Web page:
Cyberbullying policy OK’d

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Board > Trustees aim to reduce incidents that disrupt learning

By Tris DeRoma

The Los Alamos Board of Education recently voted to adopt a cyber-bullying policy. The state requested that all of its school districts have a policy in place by the end of August.

The board originally took up the issue in July, and opted to make some refinements to the policy before voting on it in August. At the time it was first introduced, the board had some reservations over privacy issues, responsibility for students using school hardware and software, as well as the policy just being too intrusive into the lives of faculty and students alike.

“I think, in general, we are struggling to address social media, and what we call the ‘Gen Y’ kids. This current generation has generally had the Internet at their fingertips since birth. So when we talk about social media we have to think about the world they’re used to operating in and we have to be careful about unintended consequences,” said Assistant Superintendent Gerry Washburn in a previous article about the subject that appeared in the Los Alamos Monitor.

At the board’s most recent meeting on the subject Washburn told the board he hoped it would be satisfied with the administration’s adjustments.

“What I tried to do was honor the board’s request that it be simple, that it not turn us into the social media police and that it allow us to write a regulation that would tie us into the bullying and harassment policies we already have in place,” he said.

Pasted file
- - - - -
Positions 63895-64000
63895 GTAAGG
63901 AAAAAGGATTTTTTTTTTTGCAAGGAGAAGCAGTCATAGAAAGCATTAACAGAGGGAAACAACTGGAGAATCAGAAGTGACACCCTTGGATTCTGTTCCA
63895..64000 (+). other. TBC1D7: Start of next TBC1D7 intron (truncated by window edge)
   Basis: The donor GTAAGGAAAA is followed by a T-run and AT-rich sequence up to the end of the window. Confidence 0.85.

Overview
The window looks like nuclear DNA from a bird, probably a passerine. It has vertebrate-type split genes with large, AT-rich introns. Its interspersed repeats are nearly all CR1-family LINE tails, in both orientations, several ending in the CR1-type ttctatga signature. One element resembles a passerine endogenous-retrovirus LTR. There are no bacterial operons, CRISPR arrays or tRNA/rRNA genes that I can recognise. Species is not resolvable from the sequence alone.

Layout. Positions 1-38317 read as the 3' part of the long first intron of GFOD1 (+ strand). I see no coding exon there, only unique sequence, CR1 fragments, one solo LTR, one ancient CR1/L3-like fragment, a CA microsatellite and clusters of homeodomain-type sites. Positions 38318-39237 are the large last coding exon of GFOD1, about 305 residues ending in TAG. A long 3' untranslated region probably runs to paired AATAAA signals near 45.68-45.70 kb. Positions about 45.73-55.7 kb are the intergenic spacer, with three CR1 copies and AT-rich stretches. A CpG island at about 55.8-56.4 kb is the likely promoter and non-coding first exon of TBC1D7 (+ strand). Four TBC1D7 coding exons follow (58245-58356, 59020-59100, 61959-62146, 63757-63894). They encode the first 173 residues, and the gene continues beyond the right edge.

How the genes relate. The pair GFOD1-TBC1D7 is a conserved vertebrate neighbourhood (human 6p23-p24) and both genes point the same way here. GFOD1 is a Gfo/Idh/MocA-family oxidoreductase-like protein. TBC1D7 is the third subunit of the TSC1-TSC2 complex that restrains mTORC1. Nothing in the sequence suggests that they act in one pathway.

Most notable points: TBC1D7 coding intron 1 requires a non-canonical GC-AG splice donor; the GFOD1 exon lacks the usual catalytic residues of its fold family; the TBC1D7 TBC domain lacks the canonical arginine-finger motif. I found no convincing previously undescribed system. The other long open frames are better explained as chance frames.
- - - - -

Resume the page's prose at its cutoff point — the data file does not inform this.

While the policy specifically deals with “Use of electronic devices to willfully and repeatedly harm another person,” Board member Dr. Kevin Honnell thought that more needed to be said about one specific incident as well.

“Somehow, we need to get in there thoughts about the damage that can be done with one single incident,” he said. He added that though there may be single incidents that may arise that are very minor, there may be some single incidents that may also take only one time to seriously damage one’s reputation. He also requested the administration be more explicit when it comes to the use of school-owned equipment to carry out attacks as well as how the policy applies to staff.

He also suggested that the threshold to trigger penalties should be whether or not the action
“interferes with or disrupts a student’s ability to learn at school.”

Board President Jim Hall agreed, and also added that reporting an incident should take top priority, whether it be by a parent, student or staff member. As written, reportage was just one of many action steps in the disciplinary process.

The board then voted unanimously to pass the policy amendment with the suggested changes.

Superintendent of Schools Dr. Gene Schmidt said he was pleased with the board’s decision.

“I think that it is a step in the right direction,” Schmidt said. “Not only are we coming into compliance with state law but we are also announcing to the community that we are interested in what kids say about each other and how that could impact the education system if it comes on campus.”